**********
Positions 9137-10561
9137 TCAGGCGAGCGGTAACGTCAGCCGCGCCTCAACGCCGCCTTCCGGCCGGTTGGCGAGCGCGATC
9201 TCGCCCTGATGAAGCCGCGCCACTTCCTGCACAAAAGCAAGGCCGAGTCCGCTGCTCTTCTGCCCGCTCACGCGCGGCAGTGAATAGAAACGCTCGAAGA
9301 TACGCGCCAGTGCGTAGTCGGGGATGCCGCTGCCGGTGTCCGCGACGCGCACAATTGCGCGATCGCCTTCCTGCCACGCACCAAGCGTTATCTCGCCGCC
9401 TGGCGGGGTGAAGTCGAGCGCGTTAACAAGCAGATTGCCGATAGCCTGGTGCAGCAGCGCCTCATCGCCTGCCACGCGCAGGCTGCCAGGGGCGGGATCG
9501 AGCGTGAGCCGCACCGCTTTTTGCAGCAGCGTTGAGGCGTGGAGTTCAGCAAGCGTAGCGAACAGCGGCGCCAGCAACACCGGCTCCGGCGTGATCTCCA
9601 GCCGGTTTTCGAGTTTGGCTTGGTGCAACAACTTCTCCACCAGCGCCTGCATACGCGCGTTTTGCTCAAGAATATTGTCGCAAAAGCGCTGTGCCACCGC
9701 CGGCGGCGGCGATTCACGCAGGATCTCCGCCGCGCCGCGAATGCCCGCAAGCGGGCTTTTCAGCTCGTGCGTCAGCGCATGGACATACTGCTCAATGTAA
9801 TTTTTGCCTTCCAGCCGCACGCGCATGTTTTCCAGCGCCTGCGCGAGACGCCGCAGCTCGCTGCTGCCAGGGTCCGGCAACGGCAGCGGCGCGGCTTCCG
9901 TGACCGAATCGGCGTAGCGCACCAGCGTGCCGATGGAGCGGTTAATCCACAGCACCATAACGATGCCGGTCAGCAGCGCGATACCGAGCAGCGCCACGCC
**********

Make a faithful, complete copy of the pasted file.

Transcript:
Positions 9137-10561
9137 TCAGGCGAGCGGTAACGTCAGCCGCGCCTCAACGCCGCCTTCCGGCCGGTTGGCGAGCGCGATC
9201 TCGCCCTGATGAAGCCGCGCCACTTCCTGCACAAAAGCAAGGCCGAGTCCGCTGCTCTTCTGCCCGCTCACGCGCGGCAGTGAATAGAAACGCTCGAAGA
9301 TACGCGCCAGTGCGTAGTCGGGGATGCCGCTGCCGGTGTCCGCGACGCGCACAATTGCGCGATCGCCTTCCTGCCACGCACCAAGCGTTATCTCGCCGCC
9401 TGGCGGGGTGAAGTCGAGCGCGTTAACAAGCAGATTGCCGATAGCCTGGTGCAGCAGCGCCTCATCGCCTGCCACGCGCAGGCTGCCAGGGGCGGGATCG
9501 AGCGTGAGCCGCACCGCTTTTTGCAGCAGCGTTGAGGCGTGGAGTTCAGCAAGCGTAGCGAACAGCGGCGCCAGCAACACCGGCTCCGGCGTGATCTCCA
9601 GCCGGTTTTCGAGTTTGGCTTGGTGCAACAACTTCTCCACCAGCGCCTGCATACGCGCGTTTTGCTCAAGAATATTGTCGCAAAAGCGCTGTGCCACCGC
9701 CGGCGGCGGCGATTCACGCAGGATCTCCGCCGCGCCGCGAATGCCCGCAAGCGGGCTTTTCAGCTCGTGCGTCAGCGCATGGACATACTGCTCAATGTAA
9801 TTTTTGCCTTCCAGCCGCACGCGCATGTTTTCCAGCGCCTGCGCGAGACGCCGCAGCTCGCTGCTGCCAGGGTCCGGCAACGGCAGCGGCGCGGCTTCCG
9901 TGACCGAATCGGCGTAGCGCACCAGCGTGCCGATGGAGCGGTTAATCCACAGCACCATAACGATGCCGGTCAGCAGCGCGATACCGAGCAGCGCCACGCC